The 9th edition of the journal "Systemic Thinking and Psychotherapy" is dedicated to the 9th European Congress of the European Family Therapy Association (EFTA), entitled “Origins and Originality in Family Therapy and Systemic Practice"and held in Athens, from 28 September to 1 October, 2016. The program was built upon Aristotle’s philosophy of Polis, Logos, Ethos and Techne. All articles in this issue are based on the authors’ presentations at the conference.
The first article of the journal is written by Maria Borcsa and Katia Charalabaki. Its title is "Thesis, Antithesis, Synthesis: An opening speech to create dialogue" and its structure is based on the corresponding philosophical principle. The “thesis” of the first author, i.e. the need to build in therapy, in institutions, in the wider European context a city, POLIS distinguished by LOGOS, ETHOS and TECHNE, is countered by the “antithesis” of the second author, namely the lack of Aristotelian concepts, starting from the lack of reason (LOGOS) in all aspects of personal, family and social life in Greece and Europe today. This results in deep hurting for the concepts of ETHOS and TECHNE, while a new concept, the NOSTALGIA, emerges. In the last part of the article the two authors jointly conclude that the synthesis may be "to go back and forth in time, to reflect upon and give meaning to the past, present and future, to personal and social experiences."
The second article, by Elisavet Barbaliou, refers to the painful experience of trauma which is linked to individual and collective experience. The article is entitled “The journey from the ‘lost homeland’ to the discovery of a new self; Family therapy as a safe place of processing, treating and healing the intergenerational transmission of trauma of being a refugee, from the perspective of men". Through the presentation of a clinical case of a descendant of a family of refugees from Asia Minor, the author presents the trauma of refugeeism, the biopsychosocial disruption of the individual, and the corrosive action not only within the person but also in his interactions with the systems he belongs in. The author also describes the way that trauma penetrates into the future generations if it remains untreated, while through the psychotherapeutic process she presents aspects of understanding, interpretation and processing of refugee trauma, particularly usable herein.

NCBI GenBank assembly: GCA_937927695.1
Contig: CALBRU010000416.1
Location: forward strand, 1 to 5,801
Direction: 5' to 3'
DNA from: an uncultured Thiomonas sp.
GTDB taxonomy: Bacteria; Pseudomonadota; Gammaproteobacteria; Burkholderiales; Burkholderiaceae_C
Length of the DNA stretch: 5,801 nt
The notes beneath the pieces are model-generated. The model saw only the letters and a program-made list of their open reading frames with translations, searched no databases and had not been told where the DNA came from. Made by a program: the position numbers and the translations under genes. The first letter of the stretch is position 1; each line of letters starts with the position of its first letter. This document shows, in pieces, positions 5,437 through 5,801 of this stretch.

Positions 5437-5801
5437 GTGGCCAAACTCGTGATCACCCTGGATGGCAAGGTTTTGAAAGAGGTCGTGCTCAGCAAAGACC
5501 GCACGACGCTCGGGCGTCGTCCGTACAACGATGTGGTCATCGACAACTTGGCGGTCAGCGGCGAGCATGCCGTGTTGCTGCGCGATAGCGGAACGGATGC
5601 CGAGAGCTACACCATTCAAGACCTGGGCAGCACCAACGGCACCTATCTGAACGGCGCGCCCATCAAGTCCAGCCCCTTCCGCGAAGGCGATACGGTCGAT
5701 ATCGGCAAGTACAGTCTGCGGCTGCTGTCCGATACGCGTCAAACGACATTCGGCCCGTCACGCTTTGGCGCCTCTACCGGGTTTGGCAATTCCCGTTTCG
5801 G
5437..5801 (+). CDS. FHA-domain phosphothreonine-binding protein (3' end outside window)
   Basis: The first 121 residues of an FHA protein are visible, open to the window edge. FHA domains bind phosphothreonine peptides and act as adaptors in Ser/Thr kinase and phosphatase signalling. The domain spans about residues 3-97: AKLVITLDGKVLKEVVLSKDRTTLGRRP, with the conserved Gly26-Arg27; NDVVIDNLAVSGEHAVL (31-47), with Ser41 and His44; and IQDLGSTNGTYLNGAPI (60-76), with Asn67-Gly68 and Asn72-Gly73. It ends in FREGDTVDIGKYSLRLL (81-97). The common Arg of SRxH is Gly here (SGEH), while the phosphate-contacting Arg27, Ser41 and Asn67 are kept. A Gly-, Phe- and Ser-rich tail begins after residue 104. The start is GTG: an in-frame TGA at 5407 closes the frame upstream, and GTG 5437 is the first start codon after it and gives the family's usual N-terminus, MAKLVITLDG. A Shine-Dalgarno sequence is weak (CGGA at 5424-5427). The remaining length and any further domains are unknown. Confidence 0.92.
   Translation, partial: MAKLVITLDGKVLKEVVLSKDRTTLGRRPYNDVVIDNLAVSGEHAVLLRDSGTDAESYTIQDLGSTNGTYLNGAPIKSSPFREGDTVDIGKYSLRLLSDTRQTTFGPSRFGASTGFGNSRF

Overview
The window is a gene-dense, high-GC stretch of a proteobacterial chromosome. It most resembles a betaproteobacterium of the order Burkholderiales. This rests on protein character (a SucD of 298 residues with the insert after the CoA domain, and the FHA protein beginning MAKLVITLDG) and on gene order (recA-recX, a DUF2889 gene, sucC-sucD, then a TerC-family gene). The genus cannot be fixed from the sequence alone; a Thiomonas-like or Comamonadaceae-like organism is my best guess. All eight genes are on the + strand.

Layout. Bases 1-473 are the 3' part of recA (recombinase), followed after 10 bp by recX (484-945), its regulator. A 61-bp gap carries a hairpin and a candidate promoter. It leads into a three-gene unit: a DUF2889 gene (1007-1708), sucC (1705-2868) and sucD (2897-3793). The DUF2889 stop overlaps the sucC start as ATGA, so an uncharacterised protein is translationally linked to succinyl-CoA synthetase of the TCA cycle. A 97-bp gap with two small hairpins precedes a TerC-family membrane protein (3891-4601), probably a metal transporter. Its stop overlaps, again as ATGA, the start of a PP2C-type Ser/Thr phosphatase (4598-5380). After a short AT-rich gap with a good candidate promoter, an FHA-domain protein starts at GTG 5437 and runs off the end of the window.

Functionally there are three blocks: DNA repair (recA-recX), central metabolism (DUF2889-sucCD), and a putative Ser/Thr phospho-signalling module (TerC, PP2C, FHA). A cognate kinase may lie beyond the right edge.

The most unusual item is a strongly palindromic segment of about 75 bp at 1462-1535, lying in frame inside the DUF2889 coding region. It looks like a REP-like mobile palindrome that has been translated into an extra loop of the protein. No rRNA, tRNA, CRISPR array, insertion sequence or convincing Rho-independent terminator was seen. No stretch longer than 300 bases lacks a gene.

The third article, by Laura Rocchietta Tofani, is entitled "Socio-economic marginalization and its relation to psychological functioning: how family therapy can help?". The title and the issues of the article could be seen to touch upon the topics of both POLIS and ETHOS (or the lack of it), since poverty is characterized as violence against those who experience it. The author states that poverty is associated with poor psychosocial adjustment, intense mental distress and post-traumatic stress. Typical aspects observed in these families is the intergenerational transfer of a way of life characterized by a permanent state of emergency, shame, anger, dependency and action avoidance. The author argues that the role of family therapists is to enhance the protective factors in families who suffer poverty is important, mainly through the resilience.
The next three articles comprise a thematic unity entitled "Systemic reading of Oresteia." The authors, Kostas Batsalias (“Aeschylus’ Oresteia and its psycho-social context”), Katerina Theodoraki (“Oresteia as a therapeutic process”) and Katia Charalabaki (“Interactional envy in a couple’s life: From Oresteia to the present”) are inspired by a monumental work from the field of TECHNE, the trilogy of Aeschylus. They connect the content and the symbolisms of the three tragedies to contemporary issues in the treatment process and basic concepts of modern thinkers, such as the concept of envy in the couple. Finally, guidelines for the psychotherapeutic treatment of corresponding issues are proposed.
The last feature in this issue is a collective article by Vicky Gotsi, Androulla Ilia, Kia Thanopoulou, Eleana Koubi, Julia Balaska, Athena Pistikou and Athena Psyllia entitled "Therapist: the art of remaining human - Reflection on the experience of a dialogue group in psychotherapy." This is about a description of the creation and evolution of a therapist team from different professional frameworks. This team is based on the principles of Open Dialogue with the aim to find the ways to integrate dialogue into therapeutic practice and into professionals’ relationship among them and into the systems they belong. Through their meeting as individuals within the group, as special and separate subjects, they experienced the team "as a safe place where openness and diversity, being in constant negotiation, allow inspiration, hope and humanity to emerge”.
Ultimately, Diogenes’ _Ἄνθρωπον ζητώ !” _ (I am looking for a Human!)" may be the meeting place that we desperately seek through our different roles, attributes, contexts and institutions...
For the editing committee